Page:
The Six Tastes


How much of each Dosha your body produces depends primarily on which Tastes you consume. The tastes influence the balance of the Doshas in the body. Like the Doshas they are derived from the Five Great Elements. They have profound effect on all parts of the organism and not merely the tongue.

Sweet. Composed mainly of Earth and Water. Sweet increases Kapha, decreases Pitta and Vata, and is cooling, heavy and unctuous. It nourishes and exhilarates the body and mind, and relieves hunger and thirst. It increases all tissues.Sweet produces satisfaction or satiation. Overindulgence in Sweet Taste leads to its negative aspects, complacency and greed. Intense complacent effect increases the naturally inert, complacent Kapha, cools the anger of Pitta and comforts the fear of Vata.

Sour. Composed mainly of Earth and Fire. Sour increases Kapha and Pitta, decreases Vata, and is heating, heavy, and unctuous. Sour refreshes the being, encourage elimination of wastes, lessens spasms and tremors, and improves appetite and digestion. Produces the searching outside oneself for things to possess. Sour causes evaluation of a thing in order to determine its desirability which selectively enhances certain appetites. Overindulgence in evaluation leads to envy and jealousy, which may manifest as deprecation of the thing desired, as in the "sour grapes" syndrome. Envious effect increases Kapha if envy of another's success incites you to obtain further success for yourself. Otherwise Pitta will increase as jealousy mutates into anger over the raw deal you feel you are getting from life.  Envy does help reduce Vata, by focusing and heating up your consciousness.

Salty. Composed mainly of Water and Fire. Salty increases Kapha and Pitta, decreases Vata, and is heavy, heating and unctuous. Salty eliminates wastes and cleanses the body , and increases the digestive capacity and appetite. It softens and loosens the tissues. Salty Taste increases zest for life, which enhances all appetites. Overindulgence in zest leads to hedonism, the craving for indulgence in all sensory pleasures physically available to the body.

Pungent. Composed mainly of Fire and Air. pungent (which is hot and spicy like chilli peppers) increases Pitta and Vata, decreases Kapha, and is heating, light and dry. Pungent flushes all types of secretion from the body, and reduces all Kapha-like tissues such as semen, milk and fat. It improves the appetite. Pungent Taste is productive of extroversion, the tendency to excitement and stimulation, and particularly the craving for intensity. Overexcitement and over-stimulation leads to irritability, impatience and anger (pungent language or a sharp retort). Pungent Taste increases Pitta by actively increasing the flow of hormones and digestive juices, making it easier both to digest and to manifest anger. It relieves Kapha by decreasing self-satisfaction, and temporarily relieves Vata by permitting expression of bottled-up resentment. In the long run, however, Pungent increases Vata by exhausting the organs and glands, which, "dries you out", limiting your ability to project aggression or unhappiness outwards.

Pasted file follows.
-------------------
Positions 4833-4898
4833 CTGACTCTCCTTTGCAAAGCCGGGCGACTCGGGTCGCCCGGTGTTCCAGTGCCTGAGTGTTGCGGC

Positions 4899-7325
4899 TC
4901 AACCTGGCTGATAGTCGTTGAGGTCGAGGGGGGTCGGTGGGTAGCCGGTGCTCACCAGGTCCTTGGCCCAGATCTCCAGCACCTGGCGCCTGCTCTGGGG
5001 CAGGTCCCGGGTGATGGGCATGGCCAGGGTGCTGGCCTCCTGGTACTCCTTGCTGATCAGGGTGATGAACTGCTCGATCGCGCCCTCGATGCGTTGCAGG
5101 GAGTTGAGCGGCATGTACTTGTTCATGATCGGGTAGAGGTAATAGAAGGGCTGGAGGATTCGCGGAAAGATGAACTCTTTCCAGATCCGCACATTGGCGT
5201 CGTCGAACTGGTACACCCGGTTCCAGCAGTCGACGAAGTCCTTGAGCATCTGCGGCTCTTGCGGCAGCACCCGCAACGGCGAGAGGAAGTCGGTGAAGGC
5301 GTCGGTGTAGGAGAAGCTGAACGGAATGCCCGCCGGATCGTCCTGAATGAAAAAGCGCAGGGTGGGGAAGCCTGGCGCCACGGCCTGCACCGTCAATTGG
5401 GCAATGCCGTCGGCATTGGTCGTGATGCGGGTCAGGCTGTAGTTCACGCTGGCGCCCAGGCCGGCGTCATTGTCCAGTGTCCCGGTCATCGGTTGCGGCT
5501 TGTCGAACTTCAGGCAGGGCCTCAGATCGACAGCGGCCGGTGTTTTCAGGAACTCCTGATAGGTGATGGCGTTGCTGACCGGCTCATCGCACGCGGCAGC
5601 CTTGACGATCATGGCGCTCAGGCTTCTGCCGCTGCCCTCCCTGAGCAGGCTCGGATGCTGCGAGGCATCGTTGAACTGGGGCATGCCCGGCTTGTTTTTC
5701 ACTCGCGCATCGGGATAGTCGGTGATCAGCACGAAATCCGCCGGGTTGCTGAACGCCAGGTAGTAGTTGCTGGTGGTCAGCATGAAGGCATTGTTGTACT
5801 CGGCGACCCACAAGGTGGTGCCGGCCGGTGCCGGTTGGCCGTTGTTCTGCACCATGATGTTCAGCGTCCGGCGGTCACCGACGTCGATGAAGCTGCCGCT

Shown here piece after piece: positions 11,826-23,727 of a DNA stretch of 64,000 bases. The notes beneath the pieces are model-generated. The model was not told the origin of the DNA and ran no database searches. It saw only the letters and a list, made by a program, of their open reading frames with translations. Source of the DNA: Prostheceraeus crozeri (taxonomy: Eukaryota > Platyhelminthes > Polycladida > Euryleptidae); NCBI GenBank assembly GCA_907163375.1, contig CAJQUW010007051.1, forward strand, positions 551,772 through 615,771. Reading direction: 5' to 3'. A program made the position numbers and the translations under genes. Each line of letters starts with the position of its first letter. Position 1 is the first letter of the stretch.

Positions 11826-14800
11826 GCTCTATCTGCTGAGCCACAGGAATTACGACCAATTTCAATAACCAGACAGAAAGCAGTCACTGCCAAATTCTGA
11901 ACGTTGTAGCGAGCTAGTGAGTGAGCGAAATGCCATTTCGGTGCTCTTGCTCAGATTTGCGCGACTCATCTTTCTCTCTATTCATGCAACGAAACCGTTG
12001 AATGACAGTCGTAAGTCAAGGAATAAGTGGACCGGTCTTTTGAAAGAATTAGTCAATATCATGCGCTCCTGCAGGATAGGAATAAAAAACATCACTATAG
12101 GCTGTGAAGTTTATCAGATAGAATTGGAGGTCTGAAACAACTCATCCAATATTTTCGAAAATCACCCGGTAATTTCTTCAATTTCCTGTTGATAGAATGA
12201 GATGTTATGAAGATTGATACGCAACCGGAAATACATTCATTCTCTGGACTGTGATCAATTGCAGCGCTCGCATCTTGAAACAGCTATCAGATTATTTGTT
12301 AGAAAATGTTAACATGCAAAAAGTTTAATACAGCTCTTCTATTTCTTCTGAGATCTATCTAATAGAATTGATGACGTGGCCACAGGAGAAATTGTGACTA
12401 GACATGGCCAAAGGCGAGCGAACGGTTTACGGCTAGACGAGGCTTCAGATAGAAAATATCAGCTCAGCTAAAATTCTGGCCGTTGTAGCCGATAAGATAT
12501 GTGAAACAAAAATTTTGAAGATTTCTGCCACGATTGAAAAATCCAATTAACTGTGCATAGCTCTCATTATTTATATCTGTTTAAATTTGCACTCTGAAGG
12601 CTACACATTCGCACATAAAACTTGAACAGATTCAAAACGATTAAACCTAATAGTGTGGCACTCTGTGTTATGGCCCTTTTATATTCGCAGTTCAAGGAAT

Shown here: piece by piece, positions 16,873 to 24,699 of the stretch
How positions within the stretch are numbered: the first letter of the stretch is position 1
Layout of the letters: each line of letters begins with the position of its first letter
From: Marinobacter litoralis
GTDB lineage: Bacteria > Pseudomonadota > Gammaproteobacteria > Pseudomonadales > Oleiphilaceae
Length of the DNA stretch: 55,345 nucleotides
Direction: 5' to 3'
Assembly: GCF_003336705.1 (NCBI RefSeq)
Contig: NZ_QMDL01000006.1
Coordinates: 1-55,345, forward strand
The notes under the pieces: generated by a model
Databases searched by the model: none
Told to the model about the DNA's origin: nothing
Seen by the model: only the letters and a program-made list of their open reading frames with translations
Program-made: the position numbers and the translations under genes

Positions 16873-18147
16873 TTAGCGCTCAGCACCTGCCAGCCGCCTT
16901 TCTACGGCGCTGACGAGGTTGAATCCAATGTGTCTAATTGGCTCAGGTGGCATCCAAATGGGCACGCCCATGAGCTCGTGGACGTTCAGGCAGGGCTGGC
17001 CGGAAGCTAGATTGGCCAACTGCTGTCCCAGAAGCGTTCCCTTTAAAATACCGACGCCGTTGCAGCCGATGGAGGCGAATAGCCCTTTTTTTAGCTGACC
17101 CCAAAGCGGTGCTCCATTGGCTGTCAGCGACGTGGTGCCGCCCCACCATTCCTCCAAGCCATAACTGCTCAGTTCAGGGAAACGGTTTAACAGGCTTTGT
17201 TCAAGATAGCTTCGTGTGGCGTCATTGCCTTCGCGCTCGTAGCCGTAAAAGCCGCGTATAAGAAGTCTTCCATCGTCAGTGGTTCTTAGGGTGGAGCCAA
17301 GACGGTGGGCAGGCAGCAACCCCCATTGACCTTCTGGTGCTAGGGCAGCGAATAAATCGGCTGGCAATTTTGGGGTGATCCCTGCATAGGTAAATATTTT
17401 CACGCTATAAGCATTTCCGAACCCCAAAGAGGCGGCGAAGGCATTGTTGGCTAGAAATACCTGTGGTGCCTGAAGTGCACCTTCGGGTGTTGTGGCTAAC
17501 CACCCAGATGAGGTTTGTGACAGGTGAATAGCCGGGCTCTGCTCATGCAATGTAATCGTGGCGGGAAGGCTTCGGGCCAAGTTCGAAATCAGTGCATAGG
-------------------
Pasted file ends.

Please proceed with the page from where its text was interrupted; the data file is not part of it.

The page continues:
Bitter. Composed mainly of Air and Space. Bitter increases Vata, decreases Pitta and Kapha, and is cooling, light and dry. Bitter purifies and dries all secretions, is anti-aphrodisiac, and tones the organism by returning all Tastes to normal balance. It increases appetite, and controls skin diseases and fevers.Bitter Taste produces dissatisfaction , which produces a desire to change. When you have to swallow a "bitter pill"' its bitterness dispels your self-delusion and forces you to face reality. Too much disappointment leads to frustration, which confirms your system in bitterness. Grief is also bitter.Bitter is best of all Six Tastes. As Dr. Vasant Lad says, "Bitter is better."  in small amounts Bitter helps balance all other tastes in the body. Just as mild dissatisfaction with yourself or your situation impels you to change, Bitter dilates channels which are too constricted, thus reducing Kapha and its complacency , and constricts those which are overdilated, thus reducing Pitta and its anger. Overuse of Bitter increases Vata as dissatisfaction and continuous change induces insecurity and fear.

Astringent. Composed mainly of Air and Earth. Astringent (which makes your mouth pucker) increases Vata, decreases Pitta and Kapha, and is cooling, light and dry. Astringent heals, purifies and constricts all parts of the body. It reduces all secretions, and is anti-aphrodisiac. Astringent Taste produces introversion, the tendency away from excitement and stimulation. Excessive introversion leads to insecurity, anxiety and fear. Astringency causes contraction, which makes you "shrivel like a prune." and clamps the "cold, bony hand of fear" around your throat. Astringent taste constricts, drawing one away from the self-satisfaction of Kapha, and the self-aggrandisement of Pitta. Its constriction increases fear of insufficient sensory "nutrition" and leads to increased Vata.


All these tastes are essential for proper functioning of the organism, and reach us primarily through our food.